SHOUT LOUDER DESPITE THE CUTBACKS
14th January, 2008
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The quarterly Bellwether report, which measures marketing spend, has been released and it paints a gloomy picture of the end of 2007, with a slightly brighter 2008. Indeed, marketing spend fell by more in the last quarter of 2007 than any time in nearly two years. However, it also shows that almost half of all companies plan to spend more on marketing in 2008 than in 2007.
But is this likely to make much difference to you and I? Marketeers and PROs in technology and engineering companies may not find their budgets rocketing up in 2008 quite so quickly. You see, much of the planned marketing spend reported by the Bellweather Report can be accounted for by the forthcoming Olympic Games and European football Cup. The sponsorship for these events is phenomenal and dwarfs most budgets. I wonder how the figures would look without these factors.
I would certainly expect it to be lower than the last quarter of 2008. However, there is also real danger of the economy talking itself into recession. This is particularly true of the element of our economy made up of marketing revenues. Our budgets are often the first to be cut in recession, despite the fact that they should be near the bottom of the list of spending decreases. You can only reap in sales next year the seeds that you sow in marking this year.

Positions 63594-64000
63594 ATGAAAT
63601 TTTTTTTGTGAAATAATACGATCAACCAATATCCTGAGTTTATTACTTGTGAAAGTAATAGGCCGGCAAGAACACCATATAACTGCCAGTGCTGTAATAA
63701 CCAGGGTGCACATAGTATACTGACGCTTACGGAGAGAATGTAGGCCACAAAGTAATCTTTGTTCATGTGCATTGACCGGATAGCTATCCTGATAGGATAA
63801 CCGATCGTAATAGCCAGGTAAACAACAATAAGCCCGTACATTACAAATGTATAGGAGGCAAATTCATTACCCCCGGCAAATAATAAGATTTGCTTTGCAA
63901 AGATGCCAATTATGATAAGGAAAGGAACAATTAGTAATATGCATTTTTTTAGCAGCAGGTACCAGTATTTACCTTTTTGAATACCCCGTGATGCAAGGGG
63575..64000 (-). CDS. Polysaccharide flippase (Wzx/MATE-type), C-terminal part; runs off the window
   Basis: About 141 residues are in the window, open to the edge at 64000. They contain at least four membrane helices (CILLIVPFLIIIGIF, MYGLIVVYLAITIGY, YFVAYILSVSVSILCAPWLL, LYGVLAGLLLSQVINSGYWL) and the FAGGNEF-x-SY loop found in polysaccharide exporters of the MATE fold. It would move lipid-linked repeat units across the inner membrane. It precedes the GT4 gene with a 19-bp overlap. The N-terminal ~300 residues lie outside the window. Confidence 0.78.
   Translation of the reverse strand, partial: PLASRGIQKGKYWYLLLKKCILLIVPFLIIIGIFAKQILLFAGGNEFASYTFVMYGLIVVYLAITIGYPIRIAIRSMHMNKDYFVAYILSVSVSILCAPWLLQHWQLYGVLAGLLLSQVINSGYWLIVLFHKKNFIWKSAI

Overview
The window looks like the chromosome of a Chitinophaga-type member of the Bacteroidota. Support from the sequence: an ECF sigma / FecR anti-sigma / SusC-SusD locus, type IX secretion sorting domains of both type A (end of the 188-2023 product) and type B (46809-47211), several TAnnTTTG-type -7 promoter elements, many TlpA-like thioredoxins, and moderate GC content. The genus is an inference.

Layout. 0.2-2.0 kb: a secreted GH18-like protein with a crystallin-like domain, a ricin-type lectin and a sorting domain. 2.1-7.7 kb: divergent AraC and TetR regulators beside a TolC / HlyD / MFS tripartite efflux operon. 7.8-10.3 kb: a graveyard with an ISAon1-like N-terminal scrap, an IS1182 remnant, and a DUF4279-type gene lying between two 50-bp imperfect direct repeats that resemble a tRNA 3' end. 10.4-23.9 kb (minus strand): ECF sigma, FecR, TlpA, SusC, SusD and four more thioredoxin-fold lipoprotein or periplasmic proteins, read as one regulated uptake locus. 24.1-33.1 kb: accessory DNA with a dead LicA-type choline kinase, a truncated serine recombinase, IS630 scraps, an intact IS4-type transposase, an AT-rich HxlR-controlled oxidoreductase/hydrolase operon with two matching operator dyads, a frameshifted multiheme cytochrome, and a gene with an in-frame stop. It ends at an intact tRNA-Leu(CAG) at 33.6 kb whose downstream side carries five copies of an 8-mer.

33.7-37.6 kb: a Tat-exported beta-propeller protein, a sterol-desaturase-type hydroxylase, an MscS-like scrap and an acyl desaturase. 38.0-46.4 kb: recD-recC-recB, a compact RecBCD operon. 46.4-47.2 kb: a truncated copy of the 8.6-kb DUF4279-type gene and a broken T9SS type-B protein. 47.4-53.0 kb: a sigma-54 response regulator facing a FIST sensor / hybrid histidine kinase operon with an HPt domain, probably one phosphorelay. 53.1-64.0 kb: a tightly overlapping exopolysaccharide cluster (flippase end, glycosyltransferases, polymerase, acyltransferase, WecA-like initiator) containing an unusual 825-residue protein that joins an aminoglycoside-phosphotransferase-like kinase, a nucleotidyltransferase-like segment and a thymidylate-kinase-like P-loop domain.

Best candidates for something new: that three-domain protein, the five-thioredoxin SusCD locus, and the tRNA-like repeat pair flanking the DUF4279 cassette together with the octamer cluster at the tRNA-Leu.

The Bellwether Report author, Chris Williamson, said: "Some positive news was provided by 2008 marketing budgets being set higher than actual spend in 2007, but we interpret this with caution." The Bellwether Report is compiled quarterly by NTC Economics on behalf of the Institute of Practitioners in Advertising.
The report for the fourth quarter of 2007 showed that budgets were revised down for the first time in a year, and that it was the steepest decline for nearly two years. It blamed weaker-than-expected sales revenues, disappointment profits and concerns about the economic environment.
Main media advertising, which includes television, press, radio, posters and cinema, was hit by downward revisions to budgets in the fourth quarter of 2007 -- the biggest since spring 2006. All other marketing, which includes direct and sales promotion, also saw an above average cut. Even internet advertising, which has been a powerhouse of growth, is showing the weakest rises in budgets since the autumn of 2003.
My own conclusion is that if you are operating below the level of cinema advertising and the Olympic Games, like most tech and engineering PRs are, things are going to get tight. As a result, you may have to work harder and make your marketing budget work harder. But don’t cut it. Come out fighting or they may be no fight left in you by next year.